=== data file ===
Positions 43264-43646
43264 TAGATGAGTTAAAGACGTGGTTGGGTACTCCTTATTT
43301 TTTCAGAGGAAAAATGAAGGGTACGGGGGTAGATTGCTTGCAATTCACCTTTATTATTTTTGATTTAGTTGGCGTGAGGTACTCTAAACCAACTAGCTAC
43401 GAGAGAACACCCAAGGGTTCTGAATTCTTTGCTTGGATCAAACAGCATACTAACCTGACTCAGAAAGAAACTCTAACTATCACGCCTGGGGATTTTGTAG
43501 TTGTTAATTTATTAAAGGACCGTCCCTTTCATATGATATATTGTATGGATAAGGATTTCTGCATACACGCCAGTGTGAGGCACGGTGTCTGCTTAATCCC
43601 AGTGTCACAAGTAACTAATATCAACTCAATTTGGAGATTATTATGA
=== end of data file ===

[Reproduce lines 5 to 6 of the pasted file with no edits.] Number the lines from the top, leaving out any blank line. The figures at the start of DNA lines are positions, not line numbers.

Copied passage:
43501 TTGTTAATTTATTAAAGGACCGTCCCTTTCATATGATATATTGTATGGATAAGGATTTCTGCATACACGCCAGTGTGAGGCACGGTGTCTGCTTAATCCC
43601 AGTGTCACAAGTAACTAATATCAACTCAATTTGGAGATTATTATGA